All this week, many in the U.K. are participating in National Cask Ale Week. Also known as 'real ale' and 'cask-conditioned ale,' cask ale is fresh, unfiltered beer that is served from the cask in which it undergoes a secondary, carbonation-producing, fermentation. Many beer drinkers —including me!— consider cask ale to have more fully developed flavor than kegged or bottled beer, due to live yeast in the cask, its ultimate freshness, and the gentle method of serving the beer.
The 'week' began on Saturday, 1 October, and will continue through Sunday 9 October 2011 (besting The Beatles' Eight Days a Week). Cask Marque —a 'real ale' quality assurance program in the UK— is the organizer, assisted by CAMRA (Campaign for Real Ale), a UK-based consumer cask ale organization.
Over 7,500 pubs in Britain are said to be participating, billed as the "World's Biggest Ale Trail."
Timed to coincide with the launch of Cask Ale Week, Cask Marque are launching the new Ale Trail section of their app. Available for iPhone and Android "The World's Biggest Ale Trail" offers customers the chance to use their phone's camera to scan QR codes placed on Cask Marque certificates in each of their 7,500 accredited pubs. When they reach certain numbers of pubs scanned then prizes are won.
The app allows participants to find nearby Cask Marque-accredited pubs, to search for similar cask ales in other pubs, to rate beers in a communal database (akin to the Untappd smartphone app or web-based BeerAdvocate and RateBeer), and to access other 'beer-ticking' functions.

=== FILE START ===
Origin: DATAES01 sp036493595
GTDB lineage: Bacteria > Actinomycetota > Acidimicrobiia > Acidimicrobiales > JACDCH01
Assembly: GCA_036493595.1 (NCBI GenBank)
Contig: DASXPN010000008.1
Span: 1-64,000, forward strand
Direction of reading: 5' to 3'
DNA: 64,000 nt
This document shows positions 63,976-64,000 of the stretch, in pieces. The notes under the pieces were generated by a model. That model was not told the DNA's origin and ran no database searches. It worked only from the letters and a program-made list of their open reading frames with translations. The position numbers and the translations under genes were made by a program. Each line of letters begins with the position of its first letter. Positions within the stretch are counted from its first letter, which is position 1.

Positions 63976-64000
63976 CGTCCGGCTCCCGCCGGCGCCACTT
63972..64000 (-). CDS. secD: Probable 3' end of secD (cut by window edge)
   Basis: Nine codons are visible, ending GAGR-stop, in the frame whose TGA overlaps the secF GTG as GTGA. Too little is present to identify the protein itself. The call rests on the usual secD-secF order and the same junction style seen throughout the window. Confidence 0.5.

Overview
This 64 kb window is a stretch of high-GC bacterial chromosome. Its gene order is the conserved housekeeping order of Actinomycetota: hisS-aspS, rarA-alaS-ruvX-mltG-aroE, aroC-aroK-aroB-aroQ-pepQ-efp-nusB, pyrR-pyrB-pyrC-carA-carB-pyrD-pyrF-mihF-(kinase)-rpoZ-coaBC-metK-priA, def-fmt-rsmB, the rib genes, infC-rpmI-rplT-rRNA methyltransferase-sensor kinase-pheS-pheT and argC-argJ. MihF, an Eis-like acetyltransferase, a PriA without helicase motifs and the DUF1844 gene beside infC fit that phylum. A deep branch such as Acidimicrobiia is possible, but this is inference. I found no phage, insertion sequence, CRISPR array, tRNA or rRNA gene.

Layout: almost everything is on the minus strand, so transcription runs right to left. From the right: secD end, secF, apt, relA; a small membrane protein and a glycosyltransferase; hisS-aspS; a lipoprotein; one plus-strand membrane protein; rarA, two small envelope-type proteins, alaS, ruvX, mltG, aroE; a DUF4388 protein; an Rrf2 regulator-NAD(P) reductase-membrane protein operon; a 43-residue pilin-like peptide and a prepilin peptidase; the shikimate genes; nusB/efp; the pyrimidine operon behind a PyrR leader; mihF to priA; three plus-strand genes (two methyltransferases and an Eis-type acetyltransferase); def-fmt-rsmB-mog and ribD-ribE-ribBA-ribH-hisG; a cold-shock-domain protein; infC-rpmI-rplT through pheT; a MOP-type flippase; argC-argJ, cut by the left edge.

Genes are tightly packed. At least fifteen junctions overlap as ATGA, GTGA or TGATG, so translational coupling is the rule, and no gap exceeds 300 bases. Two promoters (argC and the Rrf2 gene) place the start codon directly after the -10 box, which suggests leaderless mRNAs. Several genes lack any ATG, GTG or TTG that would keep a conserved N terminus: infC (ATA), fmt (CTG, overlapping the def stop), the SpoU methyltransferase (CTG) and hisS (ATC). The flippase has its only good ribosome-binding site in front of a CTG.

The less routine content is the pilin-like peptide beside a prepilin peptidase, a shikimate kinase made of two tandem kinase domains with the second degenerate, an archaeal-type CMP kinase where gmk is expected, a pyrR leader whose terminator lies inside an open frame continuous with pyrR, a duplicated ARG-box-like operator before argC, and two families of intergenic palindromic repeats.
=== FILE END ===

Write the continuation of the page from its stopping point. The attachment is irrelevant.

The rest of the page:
But NOT here in the U.S.
Although cask ale growth is empirically obvious in the U.S., there is no American analogue to Cask Ale Week, or, really, to CAMRA. The Brewers Association —the trade association for small breweries in the U.S.— neither maintains a database on cask ale nor compiles statistics from its member breweries. Its recently concluded 30th annual Great American Beer Festival offered no national competition for 'real ale.' Ray Daniels, of Cicerone —the beer server education program— once organized a national Real Ale Festival, but that competition is no more.
There are several smaller regional festivals. Two examples would be NERAX (the New England Real Ale eXposition) and this month's Chesapeake Real Ale Festival, in Baltimore, Maryland. It's organized by the only US-based branch of the SPBW (Society for the Preservation of Beer from the Wood) —another consumer advocacy group for real ale, based in the UK, though less politically active than CAMRA. Cask ale guru Alex Hall —British born but New York-based— maintains a a database of restaurants and pubs that regularly serve cask ale, at Cask Beer Finder.
Maybe, just maybe, it's time to push for a Cask Ale Week —or a Cask Ale Day, to start with— here in the U.S.A., in 2012. Anyone with me?